“The Weekend” kick-off party brings music but not a big crowd

James Kennedy

Some say that radio is dead. Others say that live music is in decline. Walla Walla’s 107.7 The Vine wanted to reject both of those notions with a multi-concert party using regional and local talent to promote their new radio show, “The Weekend,” held on Friday, Sept. 19.

The event was held in the Gesa Power House Theatre, a converted utility station a few minutes drive from Whitman. If nothing else, this is a great venue. The setting is still very clearly industrial, but it fully functions as a musical space.

The show opened with performances from the Walla Walla Kids Rock ‘N Roll Camp, and all the ticket proceeds went to supporting the group. For high school kids, I was certainly impressed –– the guitar chords were relatively simple in most cases, but all three performers showed a respectable level of confidence.

Photo by Denali Elliot.
Photo by Denali Elliot.

Despite middling guitar skills, singing prowess carried the three Rock ‘N Roll Campers through. Taylor Swift and Dixie Chicks were well-represented in the track list, but the performers, two female and one male, played songs from a variety of different artists. One song included an impressive guitar solo, making up for the simpler melodies earlier in the set. There was even a (Taylor Swift-inspired) original song in the mix.

Following a brief interview with the students, local artist Kory Nagler took the stage, and he was definitely the highlight of the night. Refreshingly, almost all of his songs were original compositions with clever lyrics and excellent guitar riffs to back them up. In terms of vocals, Nagler completely surpassed the already high bar set by the Rock Camp performers –– you could tell he was pouring all his passion for music into each individual word.

If I had one complaint about Nagler’s music, it would be the over-abundance of similar-sounding love songs in his track list. However, despite repeated subject matter, each song remained different enough in rhythm and composition to warrant the hour he spent on stage.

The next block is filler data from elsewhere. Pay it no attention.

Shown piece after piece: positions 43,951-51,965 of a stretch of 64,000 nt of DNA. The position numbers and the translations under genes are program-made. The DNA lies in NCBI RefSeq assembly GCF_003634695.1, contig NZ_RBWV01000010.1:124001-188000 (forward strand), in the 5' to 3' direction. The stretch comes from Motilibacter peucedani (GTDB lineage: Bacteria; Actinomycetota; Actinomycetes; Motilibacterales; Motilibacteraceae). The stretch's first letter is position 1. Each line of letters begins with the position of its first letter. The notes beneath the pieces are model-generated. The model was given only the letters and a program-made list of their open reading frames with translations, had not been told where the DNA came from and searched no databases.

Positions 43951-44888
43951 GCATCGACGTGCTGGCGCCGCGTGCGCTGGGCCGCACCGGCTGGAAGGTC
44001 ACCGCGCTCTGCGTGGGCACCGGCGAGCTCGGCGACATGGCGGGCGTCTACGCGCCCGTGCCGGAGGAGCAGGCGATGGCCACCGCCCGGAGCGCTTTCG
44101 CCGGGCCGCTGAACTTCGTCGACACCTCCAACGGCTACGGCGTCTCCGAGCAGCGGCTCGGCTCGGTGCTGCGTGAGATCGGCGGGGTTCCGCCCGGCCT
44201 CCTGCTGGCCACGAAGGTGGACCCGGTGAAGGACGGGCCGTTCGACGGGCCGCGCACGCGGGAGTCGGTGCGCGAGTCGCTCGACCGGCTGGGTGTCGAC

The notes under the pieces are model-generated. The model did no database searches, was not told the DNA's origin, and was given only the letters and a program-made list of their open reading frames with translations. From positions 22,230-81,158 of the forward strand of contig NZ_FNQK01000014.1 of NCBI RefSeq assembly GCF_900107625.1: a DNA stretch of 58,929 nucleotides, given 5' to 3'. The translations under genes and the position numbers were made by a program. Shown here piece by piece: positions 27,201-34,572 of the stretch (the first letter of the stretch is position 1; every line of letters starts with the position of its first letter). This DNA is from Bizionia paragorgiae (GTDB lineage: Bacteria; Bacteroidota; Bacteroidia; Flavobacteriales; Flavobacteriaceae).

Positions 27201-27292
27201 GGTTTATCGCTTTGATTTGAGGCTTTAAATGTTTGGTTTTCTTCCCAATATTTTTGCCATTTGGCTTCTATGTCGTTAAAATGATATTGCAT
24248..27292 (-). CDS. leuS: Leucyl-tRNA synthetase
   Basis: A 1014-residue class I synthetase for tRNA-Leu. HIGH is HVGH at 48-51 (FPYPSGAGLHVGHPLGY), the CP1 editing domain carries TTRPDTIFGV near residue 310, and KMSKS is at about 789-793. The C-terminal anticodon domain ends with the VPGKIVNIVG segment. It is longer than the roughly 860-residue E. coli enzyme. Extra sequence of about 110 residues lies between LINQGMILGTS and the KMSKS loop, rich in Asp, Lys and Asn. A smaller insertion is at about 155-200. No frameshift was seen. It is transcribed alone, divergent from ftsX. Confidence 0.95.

I wish I had kinder words for the next group, JD Kindle and the Eastern Oregon Playboys, but they couldn’t meet the standards set by the previous performance. Walking on stage, band members were brandishing novel instruments like the xylophone and saxophone, but those additional sounds didn’t contribute to an enjoyable performance. They just sounded too quirky to be truly enjoyable.

The closing band, Roaming Herds of Buffalo, was definitely a step up.  They provided a more traditional rock sound. Just looking at the instrumental component, this would be the strongest performance of the night. The chord progression flowed really smoothly and no instrument was slacking. While the lead singer may have been a little too whiny for me, the performance capped off the night’s celebration nicely.

The consistent problem throughout the concert was not the fault of any of the artists, but the production itself. During the opening, the audience was greeted with a five-second-long microphone screech. This would become an ill omen to many more microphone and speaker problems. Poor microphone adjustment led to muffled vocals in the earlier parts of the show, which detracted for the actual performances.

Attendance to the event was rather low. It seemed to me that there was a larger crowd outside eating pizza from the food trucks than there was actually inside listening to music. Several of the crowd members were relatives of the artists or the artists themselves waiting for their turn.

As a promotion for a radio show, I can’t call this concert a success. I learned very little about “The Weekend” other than its focus on regional and local artists. But as a concert in itself, there was some serious local talent on display from some unexpected sources. The production was far from perfect, but at least it showed the diverse local and regional talent that “The Weekend” is hoping to promote in full force.+